Kaufman v. Ray

Annotate this Case

355 A.2d 405 (1976)

Howard KAUFMAN v. Luther A. RAY.

No. 74-256-Appeal.

Supreme Court of Rhode Island.

April 14, 1976.

*406 Levy, Goodman, Semonoff & Gorin, Anthony F. Muri, Providence, for plaintiff.

Quentin J. Geary, Providence, for defendant.


KELLEHER, Justice.

In June of 1973 the District Court entered a default judgment for $1,350 against the defendant. A motion to vacate this default judgment was denied in the District Court, and the defendant appealed to the Superior Court from the denial of this motion. The Superior Court denied his appeal, and thereafter he appealed to this court.

The plaintiff resides in Cranston. The substance of his complaint, which was filed in the District Court on November 3, 1972, was that defendant, a building contractor, had improperly installed a backyard terrace. On November 9, 1972, the summons was filed in court. The return appearing on the summons indicates that service was made on November 6, 1972, "[b]y leaving a copy of the summons and complaint at [the defendant's] usual place of abode * * * with a person of suitable age and discretion then residing therein." Since no answer to the complaint was filed by defendant, plaintiff proceeded with his proof of claim after the entry of default, and on June 22, 1973, a judgment was entered for plaintiff in the amount noted above. Almost 4 months later, on October 2, 1973, defendant began his efforts to set the judgment aside.

The sole issue in this case relates to the constable's return. The constable testified that on November 6, 1972, he made service at defendant's Cumberland home by delivering a copy of the summons and complaint to defendant's wife. Mrs. Ray testified to the contrary.

Formerly, an officer's return was conclusive with respect to his doings, and it could not be controverted by motion or plea. Shannon v. Norman Block, Inc., 106 R.I. 124, 130, 256 A.2d 214, 218 (1969); Turks Head Tailoring Co. v. Anthony, 38 R.I. 7, 8, 94 A. 857, 858 (1915); Angell & Son v. Bowler, 3 R.I. 77 (1854). While a party injured by the false or fraudulent return could sue the officer or seek equitable relief which would enjoin the enforcement of a judgment based upon such a return, we decided that with the 1966 advent of the Superior Court Rules of Civil Procedure, it no longer made good sense to deny a party claiming injury the opportunity to make a direct challenge as to the accuracy or truth of facts contained in an officer's return of process. See Nocera v. Lembo, 111 R.I. 17, 20, 298 A.2d 800, 803 (1973). No longer is there the conclusive presumption as to the truthfulness of a sheriff's return. It may be impeached by "strong and convincing" evidence. Id.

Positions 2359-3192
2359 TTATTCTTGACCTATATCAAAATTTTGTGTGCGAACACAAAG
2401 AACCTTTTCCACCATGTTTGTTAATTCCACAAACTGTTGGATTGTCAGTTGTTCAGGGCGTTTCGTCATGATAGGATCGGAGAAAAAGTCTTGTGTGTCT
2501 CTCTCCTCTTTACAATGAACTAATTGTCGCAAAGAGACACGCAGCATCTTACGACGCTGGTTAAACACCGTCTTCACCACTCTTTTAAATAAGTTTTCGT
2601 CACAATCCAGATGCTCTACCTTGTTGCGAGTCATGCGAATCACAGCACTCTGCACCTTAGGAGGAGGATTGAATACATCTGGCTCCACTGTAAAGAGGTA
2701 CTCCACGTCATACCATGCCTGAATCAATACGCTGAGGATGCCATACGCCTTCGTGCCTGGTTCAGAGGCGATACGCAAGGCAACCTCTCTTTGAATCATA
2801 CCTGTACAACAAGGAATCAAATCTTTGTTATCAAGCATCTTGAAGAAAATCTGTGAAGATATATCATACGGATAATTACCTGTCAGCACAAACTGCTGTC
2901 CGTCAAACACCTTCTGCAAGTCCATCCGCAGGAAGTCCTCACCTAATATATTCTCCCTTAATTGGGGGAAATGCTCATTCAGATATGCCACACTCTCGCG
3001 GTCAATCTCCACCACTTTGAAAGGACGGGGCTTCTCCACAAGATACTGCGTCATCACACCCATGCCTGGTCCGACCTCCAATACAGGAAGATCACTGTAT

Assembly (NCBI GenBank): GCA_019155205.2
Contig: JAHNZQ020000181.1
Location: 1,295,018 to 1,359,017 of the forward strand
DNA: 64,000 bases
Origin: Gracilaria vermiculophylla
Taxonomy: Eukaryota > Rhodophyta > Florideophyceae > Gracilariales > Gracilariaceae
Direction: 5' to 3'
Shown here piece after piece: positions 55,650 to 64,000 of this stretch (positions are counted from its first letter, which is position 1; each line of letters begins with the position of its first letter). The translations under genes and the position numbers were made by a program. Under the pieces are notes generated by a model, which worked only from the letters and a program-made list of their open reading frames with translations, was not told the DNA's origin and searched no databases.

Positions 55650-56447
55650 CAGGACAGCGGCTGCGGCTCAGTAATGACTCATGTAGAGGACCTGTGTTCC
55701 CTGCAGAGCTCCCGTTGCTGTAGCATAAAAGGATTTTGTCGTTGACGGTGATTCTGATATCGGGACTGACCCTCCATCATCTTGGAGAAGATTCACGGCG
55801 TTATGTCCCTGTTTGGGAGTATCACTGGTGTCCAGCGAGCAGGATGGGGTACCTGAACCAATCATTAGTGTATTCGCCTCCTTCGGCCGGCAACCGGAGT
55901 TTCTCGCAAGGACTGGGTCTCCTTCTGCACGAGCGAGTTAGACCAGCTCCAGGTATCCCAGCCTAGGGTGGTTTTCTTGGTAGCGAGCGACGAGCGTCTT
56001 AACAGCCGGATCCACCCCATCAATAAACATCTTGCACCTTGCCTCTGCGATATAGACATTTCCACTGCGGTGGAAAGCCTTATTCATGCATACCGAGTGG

Although Mrs. Ray in her Superior Court testimony was not totally certain where she was on November 6, 1972, she insisted that the constable could not have *407 left the documents with her because she was, to the best of her knowledge, working that day at a family-operated coffee shop located just a half mile away from her home, her working hours being from 5:30 a. m. to closing at approximately 2:30 p. m. Even if she was home, she contended that the receipt of a summons would have caused her to "panic" and bring the matter to her husband's attention. The trial justice characterized Mrs. Ray's testimony as "vague and uncertain" and went on to say that it did not satisfy the strong and convincing standard set forth in Nocera.

The defendant argues that the trial justice, in considering the motion to remove the default, should have kept in mind the defendant's constitutional right to have a jury determine whether he did a good or bad job in building the plaintiff's terrace.[1] However, before a jury can be impaneled to consider the defendant's skill or lack of skill in the building arts, the defendant, since he is seeking relief from a default judgment, must convince the trial justice of the adequacy of his reason for his failure to respond to the court's process. David-Hodosh Co. v. Santopadre, 112 R.I. 567, 569, 313 A.2d 378, 379 (1974). Since he has failed to do this, we see no reason to disturb the trial justice's finding.

The defendant's appeal is denied and dismissed.


[1] The defendant in his brief appeared to be arguing the point that he was entitled to a jury trial on the issue of whether he had proved that the constable had not served his wife. However, in oral argument defense counsel clarified the situation by explaining that his references to a trial by jury were intended to point up his belief that a trial justice should bear in mind that a denial of a removal motion removes any possibility of a jury's passing upon the merits of the controversy which caused the suit.